Qualifying for Las Vegas Motor Speedway's  UAW-DaimlerChrysler 400 was reminiscent of a famous quote by baseball great Yogi Berra: "It was deja-vu all over again."

The old track record (30.874 sec. at 174.904 mph) was set in March 2004 by Kasey Kahne, who was a NASCAR Nextel Cup Series rookie at the time.

It was no surprise the track record would fall.  After the banking in the superspeedway's turns was increased from 12 degrees to 20, the NASCAR Nextel Cup Series cars were running at least 10 mph faster than Kahne's record during NASCAR Preseason Thunder Las Vegas testing in January.

If you're going to see your track record broken, you might as well watch yourself doing it.  Kahne's pole-winning run on Friday was 9.952 mph faster than his three-year-old record.  After 53 cars made an effort to qualify, no one else was able to turn in a lap quicker than Kahne's and he earned his second LVMS Bud Pole Award and set his second track record.

"We started practice today and scuffed some tires," said the driver of the No. 9 Dodge Dealers UAW Dodge.  "The tires were real hard and we were trying to get grip.  We made two race runs and kinda figured out where we needed to be.  Then we made two race runs and thought we had a good car when practice was over.  We knew there'd be more grip when the sun went down.  We made a pretty good lap. There's some bumps in Turns 1 and 2.  I was able to get around them and cut down the track after I got around them.  It worked out good.  I am excited - happy that I'm not giving up the track record here yet.  We've had it since '04 and we'll try to keep it for a while."

David Stremme qualified second at 29.317 sec. (184.193 mph).

"My confidence is pretty good," said Stremme.  "Everybody on the team did a great job.  The track has picked up so much and you really don't know how to drive it.  You don't want to overdrive it.  Maybe it was better I was a little cautious."

Elliott Sadler, teammate to pole-winner Kahne, will start third.

Juan Pablo Montoya was fastest among the Raybestos rookie contenders and qualified fourth.  Montoya won the 2000 Indianapolis 500 and scored seven Formula 1 victories but is considered a rookie in the NASCAR ranks.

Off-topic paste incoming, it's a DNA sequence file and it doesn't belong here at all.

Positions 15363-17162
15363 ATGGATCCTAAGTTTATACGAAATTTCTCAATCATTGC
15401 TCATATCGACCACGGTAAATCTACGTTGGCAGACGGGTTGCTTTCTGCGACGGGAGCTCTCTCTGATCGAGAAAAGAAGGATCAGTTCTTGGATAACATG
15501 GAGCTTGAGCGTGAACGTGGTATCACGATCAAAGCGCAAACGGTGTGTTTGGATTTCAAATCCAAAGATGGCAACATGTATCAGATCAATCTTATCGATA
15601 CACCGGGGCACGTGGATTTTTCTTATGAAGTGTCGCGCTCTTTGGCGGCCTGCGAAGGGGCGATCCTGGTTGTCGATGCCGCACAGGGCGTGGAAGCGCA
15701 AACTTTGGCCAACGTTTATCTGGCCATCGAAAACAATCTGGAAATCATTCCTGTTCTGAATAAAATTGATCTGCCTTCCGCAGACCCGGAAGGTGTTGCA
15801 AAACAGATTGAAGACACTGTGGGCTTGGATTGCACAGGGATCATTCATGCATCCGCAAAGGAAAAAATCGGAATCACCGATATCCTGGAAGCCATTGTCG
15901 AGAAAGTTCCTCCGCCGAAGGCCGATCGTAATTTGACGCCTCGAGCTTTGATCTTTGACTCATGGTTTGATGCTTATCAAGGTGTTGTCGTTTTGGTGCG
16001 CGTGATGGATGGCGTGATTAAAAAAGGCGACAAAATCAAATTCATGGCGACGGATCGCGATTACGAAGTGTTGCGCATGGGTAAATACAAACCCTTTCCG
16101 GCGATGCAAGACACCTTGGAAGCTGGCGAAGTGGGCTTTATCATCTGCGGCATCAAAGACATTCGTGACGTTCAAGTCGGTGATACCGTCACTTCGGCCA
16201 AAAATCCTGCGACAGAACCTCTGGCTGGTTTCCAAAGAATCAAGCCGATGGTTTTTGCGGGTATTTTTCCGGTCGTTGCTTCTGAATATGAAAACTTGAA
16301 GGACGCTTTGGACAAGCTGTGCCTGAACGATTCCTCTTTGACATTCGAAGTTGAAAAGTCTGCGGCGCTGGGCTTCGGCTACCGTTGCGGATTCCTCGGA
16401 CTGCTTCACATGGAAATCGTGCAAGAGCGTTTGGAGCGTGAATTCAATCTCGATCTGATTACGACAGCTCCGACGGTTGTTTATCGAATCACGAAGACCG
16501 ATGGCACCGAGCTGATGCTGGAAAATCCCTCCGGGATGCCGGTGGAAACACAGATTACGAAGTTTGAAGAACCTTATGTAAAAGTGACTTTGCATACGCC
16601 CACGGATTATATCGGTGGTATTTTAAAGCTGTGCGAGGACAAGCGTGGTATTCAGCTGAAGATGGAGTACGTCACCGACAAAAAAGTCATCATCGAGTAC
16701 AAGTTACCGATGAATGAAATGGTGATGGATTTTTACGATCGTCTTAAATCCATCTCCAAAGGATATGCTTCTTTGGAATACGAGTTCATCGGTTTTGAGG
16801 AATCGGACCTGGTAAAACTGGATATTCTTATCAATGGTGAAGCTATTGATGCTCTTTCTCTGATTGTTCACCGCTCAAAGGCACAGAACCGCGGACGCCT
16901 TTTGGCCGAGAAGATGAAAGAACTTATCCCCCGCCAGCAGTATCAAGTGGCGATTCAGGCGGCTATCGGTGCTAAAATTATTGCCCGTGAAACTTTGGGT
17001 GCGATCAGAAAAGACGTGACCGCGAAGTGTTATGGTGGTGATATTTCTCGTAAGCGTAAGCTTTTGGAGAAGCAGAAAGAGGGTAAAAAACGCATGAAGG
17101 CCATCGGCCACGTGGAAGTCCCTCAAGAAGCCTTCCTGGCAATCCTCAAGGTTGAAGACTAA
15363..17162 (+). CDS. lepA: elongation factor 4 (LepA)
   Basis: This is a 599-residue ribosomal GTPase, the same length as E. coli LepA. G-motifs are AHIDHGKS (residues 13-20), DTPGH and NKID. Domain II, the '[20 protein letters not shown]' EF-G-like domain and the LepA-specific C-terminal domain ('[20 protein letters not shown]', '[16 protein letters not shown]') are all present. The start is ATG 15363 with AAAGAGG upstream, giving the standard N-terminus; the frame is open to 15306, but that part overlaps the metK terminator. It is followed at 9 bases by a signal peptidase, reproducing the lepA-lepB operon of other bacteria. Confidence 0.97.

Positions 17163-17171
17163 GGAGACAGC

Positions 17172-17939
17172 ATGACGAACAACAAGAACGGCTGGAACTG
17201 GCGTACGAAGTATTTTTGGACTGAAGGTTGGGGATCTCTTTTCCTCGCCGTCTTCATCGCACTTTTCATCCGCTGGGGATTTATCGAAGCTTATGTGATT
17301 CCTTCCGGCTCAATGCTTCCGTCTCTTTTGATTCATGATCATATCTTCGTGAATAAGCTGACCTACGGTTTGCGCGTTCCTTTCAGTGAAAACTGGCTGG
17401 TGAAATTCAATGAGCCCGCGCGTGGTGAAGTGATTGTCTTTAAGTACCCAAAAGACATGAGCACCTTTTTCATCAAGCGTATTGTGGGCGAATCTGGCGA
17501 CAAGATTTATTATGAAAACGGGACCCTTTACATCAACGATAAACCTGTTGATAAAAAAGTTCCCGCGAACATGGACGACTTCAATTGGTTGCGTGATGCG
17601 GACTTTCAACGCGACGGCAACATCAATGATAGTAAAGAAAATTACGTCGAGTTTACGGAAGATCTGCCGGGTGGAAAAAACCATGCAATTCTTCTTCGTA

"I think it was good," said Montoya, who won his first NASCAR race only one week ago (in Mexico City).  "I think all the Ganassi cars were really fast today.  I think the track conditions changed a bit and I think David (Stremme) put a really good lap in.  We had to really push it.  It was good through (Turns) 1 and 2, but in 3 and 4 -- with the sun -- it was a little too slick.  My Busch car was a handful.  The Cup car is good."

Hometown heroes Kurt and Kyle Busch will start 10th and 12th, respectively.

QUALIFYING NOTES:  Every driver (excluding the three who used owner's points to gain entry into the race and the fourth who opted for the past-champion's provisional) qualified faster than Kahne's old track record.

Bobby Labonte was one of the first cars to attempt to qualify Friday afternoon.  Labonte's right-front tire went flat as he entered Turn 2 and crashed.  He was not injured, but his Cheerios Dodge suffered considerable right-side damage.  He will start 42nd, by virtue of 2006 owner's points.

The retaining wall also claimed David Gilliland's car on his second lap.  His first lap was fast enough to get him into the show (21st).  Not so lucky was Ken Schrader, whose new Ore-Ida Ford needed to qualify on his lap time.  He spun and crashed in Turn 2, bringing his weekend to a premature end.

Paul Menard entertained the Qualifying Day crowd when he spun in Turn 4 on his second lap.  Menard's bright yellow Chevrolet slid through the grass and all four tires left the ground momentarily as he sailed over Turns 3 and 4 of the infield Legends Cars oval.  

Failed to qualify: Jeremy Mayfield, Aric Allmendinger, Mike Bliss, John Andretti, Brian Vickers, David Reutimann, Brandon Whitt, Kevin Lepage, Michael Waltrip (spun) and Ken Schrader (crashed).